Apologising for nerves during a speech

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I’ve read a lot of articles and books that mention referring to any nerves you may have as a good way to make light of your fear during a speech.

I’m not sure I agree entirely. I personally feel that this is acceptable for social speeches, such as toasts, wedding speeches.etc, but is not something you should do during a business or professional speech. Unfortunately our corporate culture does not look kindly on perceived weakness! 

So what do you do if you are nervous in a business talk or speech that you have to give?

Prepare.

To avoid nerves in business speech or presentation, preparation is always the best remedy.

If you know all the data, all the facts and all the answers to questions, you’re the expert in the room and you can’t fail.

If you fail to prepare, you prepare to fail. Sorry, no shortcuts.

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Rich Watts is the UK Business Speaker of the Year and a past JCI National Public Speaking champion. He setup and now runs Rich Public Speaking providing presentation skills and public speaking training.

2 responses on “Apologising for nerves during a speech

  1. Thomas Moss

    I agree 100%, Rich. Preparation is crucial. And once you’re prepared, focus on the message, on the value you’re providing, not on yourself. Sorry, but you really aren’t that significant. What your audience wants is the value you bring to the presentation. To be honest, they’re not there to see “you” at all. They’re only interested in getting value for their investment of time and/or money.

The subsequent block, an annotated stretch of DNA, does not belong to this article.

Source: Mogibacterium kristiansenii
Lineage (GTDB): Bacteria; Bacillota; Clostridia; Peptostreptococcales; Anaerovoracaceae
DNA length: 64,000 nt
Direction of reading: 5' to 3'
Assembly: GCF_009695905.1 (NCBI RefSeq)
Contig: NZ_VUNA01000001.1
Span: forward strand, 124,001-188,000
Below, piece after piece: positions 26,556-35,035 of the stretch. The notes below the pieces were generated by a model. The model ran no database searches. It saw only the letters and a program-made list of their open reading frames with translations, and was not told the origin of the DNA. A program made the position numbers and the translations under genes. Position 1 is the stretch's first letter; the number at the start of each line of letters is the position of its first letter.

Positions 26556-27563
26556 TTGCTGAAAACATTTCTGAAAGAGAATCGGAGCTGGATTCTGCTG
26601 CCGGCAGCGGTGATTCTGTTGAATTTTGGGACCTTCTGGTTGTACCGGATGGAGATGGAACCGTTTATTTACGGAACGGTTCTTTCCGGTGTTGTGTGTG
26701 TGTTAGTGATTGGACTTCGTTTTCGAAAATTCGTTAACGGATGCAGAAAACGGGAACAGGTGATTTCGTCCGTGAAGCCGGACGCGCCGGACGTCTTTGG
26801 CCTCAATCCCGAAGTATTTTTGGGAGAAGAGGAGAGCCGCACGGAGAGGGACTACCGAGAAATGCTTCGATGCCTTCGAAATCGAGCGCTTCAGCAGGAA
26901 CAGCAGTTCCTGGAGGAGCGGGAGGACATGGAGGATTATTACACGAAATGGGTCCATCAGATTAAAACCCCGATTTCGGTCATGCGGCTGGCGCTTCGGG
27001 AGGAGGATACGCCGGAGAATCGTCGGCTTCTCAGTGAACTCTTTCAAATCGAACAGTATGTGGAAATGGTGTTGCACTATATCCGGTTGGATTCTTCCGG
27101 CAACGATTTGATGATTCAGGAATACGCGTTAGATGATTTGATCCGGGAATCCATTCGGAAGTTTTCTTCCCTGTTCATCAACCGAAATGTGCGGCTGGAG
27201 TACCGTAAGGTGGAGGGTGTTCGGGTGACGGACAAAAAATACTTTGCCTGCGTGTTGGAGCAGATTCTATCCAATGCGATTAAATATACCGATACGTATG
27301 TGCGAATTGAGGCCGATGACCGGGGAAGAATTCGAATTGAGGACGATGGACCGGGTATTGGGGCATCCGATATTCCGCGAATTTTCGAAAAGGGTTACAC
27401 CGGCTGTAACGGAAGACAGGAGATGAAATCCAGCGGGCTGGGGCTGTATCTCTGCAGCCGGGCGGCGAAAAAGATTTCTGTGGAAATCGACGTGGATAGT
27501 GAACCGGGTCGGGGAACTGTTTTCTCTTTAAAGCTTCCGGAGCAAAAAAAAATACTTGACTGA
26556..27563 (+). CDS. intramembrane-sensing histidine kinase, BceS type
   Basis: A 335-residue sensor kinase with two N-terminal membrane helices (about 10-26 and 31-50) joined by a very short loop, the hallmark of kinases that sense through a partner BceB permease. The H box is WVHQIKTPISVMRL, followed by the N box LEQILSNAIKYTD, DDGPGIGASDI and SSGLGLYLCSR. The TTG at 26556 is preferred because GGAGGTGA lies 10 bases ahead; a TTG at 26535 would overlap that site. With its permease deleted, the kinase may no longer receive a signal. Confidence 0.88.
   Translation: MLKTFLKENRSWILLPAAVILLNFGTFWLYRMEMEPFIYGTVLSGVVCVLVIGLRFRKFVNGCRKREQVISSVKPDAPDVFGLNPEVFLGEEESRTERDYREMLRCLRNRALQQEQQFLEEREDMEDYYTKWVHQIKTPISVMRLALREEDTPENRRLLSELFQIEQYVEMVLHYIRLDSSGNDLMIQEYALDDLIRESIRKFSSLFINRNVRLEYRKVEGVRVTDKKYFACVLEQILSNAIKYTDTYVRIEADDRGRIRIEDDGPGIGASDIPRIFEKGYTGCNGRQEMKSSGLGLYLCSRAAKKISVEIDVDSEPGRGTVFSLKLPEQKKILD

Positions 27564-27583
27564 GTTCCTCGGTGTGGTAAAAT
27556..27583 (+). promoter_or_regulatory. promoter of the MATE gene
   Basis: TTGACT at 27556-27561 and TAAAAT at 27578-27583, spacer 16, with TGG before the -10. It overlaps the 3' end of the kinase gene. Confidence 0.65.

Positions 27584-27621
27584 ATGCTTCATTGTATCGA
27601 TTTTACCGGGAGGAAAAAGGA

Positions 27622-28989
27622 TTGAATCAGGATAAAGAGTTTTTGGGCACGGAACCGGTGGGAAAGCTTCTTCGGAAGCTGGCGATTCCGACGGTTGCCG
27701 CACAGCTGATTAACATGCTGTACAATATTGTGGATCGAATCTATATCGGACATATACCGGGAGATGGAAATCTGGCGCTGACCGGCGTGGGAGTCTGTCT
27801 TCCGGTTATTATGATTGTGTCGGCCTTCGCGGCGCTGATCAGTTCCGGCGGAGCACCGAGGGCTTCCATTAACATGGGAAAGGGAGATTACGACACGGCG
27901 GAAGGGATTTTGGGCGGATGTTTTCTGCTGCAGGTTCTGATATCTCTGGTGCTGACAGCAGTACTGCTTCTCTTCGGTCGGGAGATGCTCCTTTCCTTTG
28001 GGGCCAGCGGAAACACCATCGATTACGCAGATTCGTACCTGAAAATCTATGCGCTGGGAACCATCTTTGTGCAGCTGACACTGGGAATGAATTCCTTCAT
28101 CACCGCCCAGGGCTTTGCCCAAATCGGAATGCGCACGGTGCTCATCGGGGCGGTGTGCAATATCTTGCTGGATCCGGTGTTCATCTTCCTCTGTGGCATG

And you never, ever, tell the audience that you’re nervous. For several reasons. First, when you do that you shift the focus from the presentation to you and your performance. Second, you’re adding to your own discomfort because you’ve called attention to it. Third, and perhaps most important of all, most of the time no one in the audience knows you’re nervous until you tell them. I can’t count the number of times participants in my workshops who have been congratulated on doing a powerful presentation have said “Wow! you couldn’t tell that I was terrified?”

    The audience doesn’t know until you tell them – either by your words or your actions. So just keep singin’ an’ dancin’ and most of the time you’ll warm up and do a great job.

  2. admin Post author

    Thanks Thomas – I’m going to be on the look out now for some prime examples of speakers who make it all about themselves as well as great speakers who really focus on their audience. I’ll see if I can’t get a post out about it in the coming weeks!

    R

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